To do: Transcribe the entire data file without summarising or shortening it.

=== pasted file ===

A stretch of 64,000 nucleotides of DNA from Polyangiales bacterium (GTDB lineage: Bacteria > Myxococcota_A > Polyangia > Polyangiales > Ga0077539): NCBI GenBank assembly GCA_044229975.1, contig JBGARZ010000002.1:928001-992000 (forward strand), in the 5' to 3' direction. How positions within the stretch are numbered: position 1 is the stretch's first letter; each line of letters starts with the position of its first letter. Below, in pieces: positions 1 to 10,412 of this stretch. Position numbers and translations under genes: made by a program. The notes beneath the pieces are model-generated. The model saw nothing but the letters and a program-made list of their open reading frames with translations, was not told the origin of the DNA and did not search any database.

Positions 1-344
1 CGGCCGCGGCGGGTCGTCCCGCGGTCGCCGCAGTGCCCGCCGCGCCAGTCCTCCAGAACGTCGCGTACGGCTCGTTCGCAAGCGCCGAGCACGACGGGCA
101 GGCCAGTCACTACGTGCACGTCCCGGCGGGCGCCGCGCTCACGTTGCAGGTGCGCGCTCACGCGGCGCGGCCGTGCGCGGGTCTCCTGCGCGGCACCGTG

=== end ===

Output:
A stretch of 64,000 nucleotides of DNA from Polyangiales bacterium (GTDB lineage: Bacteria > Myxococcota_A > Polyangia > Polyangiales > Ga0077539): NCBI GenBank assembly GCA_044229975.1, contig JBGARZ010000002.1:928001-992000 (forward strand), in the 5' to 3' direction. How positions within the stretch are numbered: position 1 is the stretch's first letter; each line of letters starts with the position of its first letter. Below, in pieces: positions 1 to 10,412 of this stretch. Position numbers and translations under genes: made by a program. The notes beneath the pieces are model-generated. The model saw nothing but the letters and a program-made list of their open reading frames with translations, was not told the origin of the DNA and did not search any database.

Positions 1-344
1 CGGCCGCGGCGGGTCGTCCCGCGGTCGCCGCAGTGCCCGCCGCGCCAGTCCTCCAGAACGTCGCGTACGGCTCGTTCGCAAGCGCCGAGCACGACGGGCA
101 GGCCAGTCACTACGTGCACGTCCCGGCGGGCGCCGCGCTCACGTTGCAGGTGCGCGCTCACGCGGCGCGGCCGTGCGCGGGTCTCCTGCGCGGCACCGTG